Recycling Water in Your Greenhouse or Nursery?

There are many advantages to recycling water for irrigation with a water recovery system. For example, it may reduce water waste in states with severe drought, as well as prevent off-site pollution.  However, there could be some negative effects to water recovery systems as well. Not only is there a slow rate of turn around on your initial investment if it’s not installed and maintained correctly, but also there is a risk of spreading disease.

While the risks are high with recycled water irrigation, there have been success stories.  According to an article globalnewswire reported, farms like Kind Love – a medical marijuana farm in Denver, CO – have been able to recover 97% of their wastewater, “by installing a closed-circuit desalination (CCD) reverse osmosis (RO) system.”

Because every greenhouse is different and requires a unique custom-made solution, there is no standard approach to designing a water recycling system. Larger operations, such as nurseries, may benefit from a tail water recovery system while smaller operations like greenhouses may consider flood floors.

Treating Irrigation Runoff

Treating irrigation runoff is one of the most important factors to maintaining a clean and healthy irrigation system for your crops. This is important in maintaining a clean and healthy irrigation system for your crops, so consider your options in great detail when choosing a water recycling system.  For nurseries, the amount of water recovery basins depends on the size, layout, and topography of their operation. In greenhouses, water from irrigation runoff can be recycled a bit more easily through flood floors because the water collected can be treated chemically, physically, or biologically.


Water Recovery System

If you are considering using a water recovery system for your nursery, consider first of all the size and placement of your basin. Taking into mind the topography of your land (and gravity) will determine the overall efficacy of your water recycling efforts. Building the largest basin possible increases natural filtration, as sedimentation will begin to occur and the larger organic chunks will sink to the bottom and settle. Depending on the size of your operation, you may want to even consider having more than one recovery basin – ideally for pre and post disinfection for maximum filtration while recycling water.

Also keep in mind the type of crop(s) you are trying to harvest and the type of water recycling technique you would like to employ. The transmission of disease between crops is perhaps one of the top concerns with growers, so it is crucial that tail water recovery systems (basins) do not transport chemicals or diseases from one area of your property to another. Not all plants react the same to chemically treated water (such as chlorine treatment), so do some research before making this investment.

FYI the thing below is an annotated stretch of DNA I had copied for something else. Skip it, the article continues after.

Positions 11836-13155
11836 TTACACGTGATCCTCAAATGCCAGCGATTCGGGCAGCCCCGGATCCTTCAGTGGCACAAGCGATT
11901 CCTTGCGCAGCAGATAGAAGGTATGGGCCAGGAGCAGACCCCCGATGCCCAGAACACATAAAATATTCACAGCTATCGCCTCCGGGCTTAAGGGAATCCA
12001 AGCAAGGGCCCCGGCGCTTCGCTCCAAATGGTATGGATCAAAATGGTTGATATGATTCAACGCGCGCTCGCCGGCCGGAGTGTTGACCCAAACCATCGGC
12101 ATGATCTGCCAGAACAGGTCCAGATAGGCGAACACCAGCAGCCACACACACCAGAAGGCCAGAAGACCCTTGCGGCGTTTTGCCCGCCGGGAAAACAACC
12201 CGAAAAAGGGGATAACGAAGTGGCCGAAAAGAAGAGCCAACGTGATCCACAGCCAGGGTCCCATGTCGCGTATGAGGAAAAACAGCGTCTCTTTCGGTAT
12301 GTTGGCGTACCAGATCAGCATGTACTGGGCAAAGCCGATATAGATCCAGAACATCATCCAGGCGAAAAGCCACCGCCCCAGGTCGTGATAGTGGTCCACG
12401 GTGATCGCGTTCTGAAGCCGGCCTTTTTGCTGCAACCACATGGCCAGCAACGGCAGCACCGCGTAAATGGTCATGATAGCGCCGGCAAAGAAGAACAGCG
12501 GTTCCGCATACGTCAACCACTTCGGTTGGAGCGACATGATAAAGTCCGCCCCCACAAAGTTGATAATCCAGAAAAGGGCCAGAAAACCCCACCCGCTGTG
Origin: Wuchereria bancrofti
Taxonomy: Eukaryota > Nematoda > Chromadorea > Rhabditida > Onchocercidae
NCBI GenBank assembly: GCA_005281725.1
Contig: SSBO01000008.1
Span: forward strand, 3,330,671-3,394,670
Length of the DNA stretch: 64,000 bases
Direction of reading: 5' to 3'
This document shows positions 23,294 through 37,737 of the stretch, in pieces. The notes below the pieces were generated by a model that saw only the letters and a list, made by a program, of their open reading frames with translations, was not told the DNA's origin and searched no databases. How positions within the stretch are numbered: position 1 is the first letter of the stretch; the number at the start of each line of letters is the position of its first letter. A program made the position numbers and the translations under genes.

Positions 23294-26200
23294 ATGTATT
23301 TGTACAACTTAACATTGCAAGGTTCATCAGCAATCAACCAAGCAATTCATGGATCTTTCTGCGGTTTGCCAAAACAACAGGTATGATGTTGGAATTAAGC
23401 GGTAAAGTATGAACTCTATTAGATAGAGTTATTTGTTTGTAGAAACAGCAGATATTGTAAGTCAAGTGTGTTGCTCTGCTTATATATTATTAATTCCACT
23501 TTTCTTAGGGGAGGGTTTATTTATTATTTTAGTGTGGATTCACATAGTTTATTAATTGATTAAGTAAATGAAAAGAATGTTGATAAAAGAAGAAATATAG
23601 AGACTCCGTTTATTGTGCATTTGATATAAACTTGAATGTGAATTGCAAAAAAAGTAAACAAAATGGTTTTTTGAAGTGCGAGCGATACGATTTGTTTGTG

Water Recovery Basin


Flood Floor System

Flood floors are ideal for greenhouses and smaller types of operations, where irrigation runoff “drips” into a collection tray below the crops. This water can then be treated and pumped back up into the plants as irrigation. Smaller flood floor systems used in greenhouses allow for more versatility with chemical/fungicide treatments when using multiple feeds, making water recycling effective in such an environment.

What many greenhouse operators would recommend is a water recycling technique that is combined with an existing irrigation system such as rainwater collection. In addition, water recycling may appeal to a more environmentally-conscious audience, which in turn can have a positive community response when employed as a marketing tool which will help set your greenhouse or nursery apart from the rest.  Although the financial rewards of investing in a water recovery system may not seem apparent initially, the value will likely accrue with long term use meaning that financial savings and political benefits from this practice may be substantial for your operation.

Flood Floor


Worth it for your operation?

That all being said, the most important aspect to a successful water recovery system is proper filtration. It only takes one diseased plant to contaminate your entire harvest. A total loss of crop due to tainted irrigation water may cost you up to ten times what you initially invested in implementing a water recovery system! Properly disinfecting your irrigation water ensures that plant pathogens and disease are not being recycled along with the rest of the water.

If you are concerned about the potential biohazard risk of spreading disease that recycling water poses, implementing a water recovery system may not be the best solution for you; however, putting such a system into place is a proactive water management practice, especially in geographic areas where drought affects operations.

More information regarding details of this article can be read here.

*DISCLAIMER* Americover DOES NOT install water recovery systems, and the information above should be considered only as potential advice. Implementing a water recovery system may impose the risk of disease for your crops if not done properly, and Americover hereby does not claim responsibility in any risks that may arise from implementing such a system.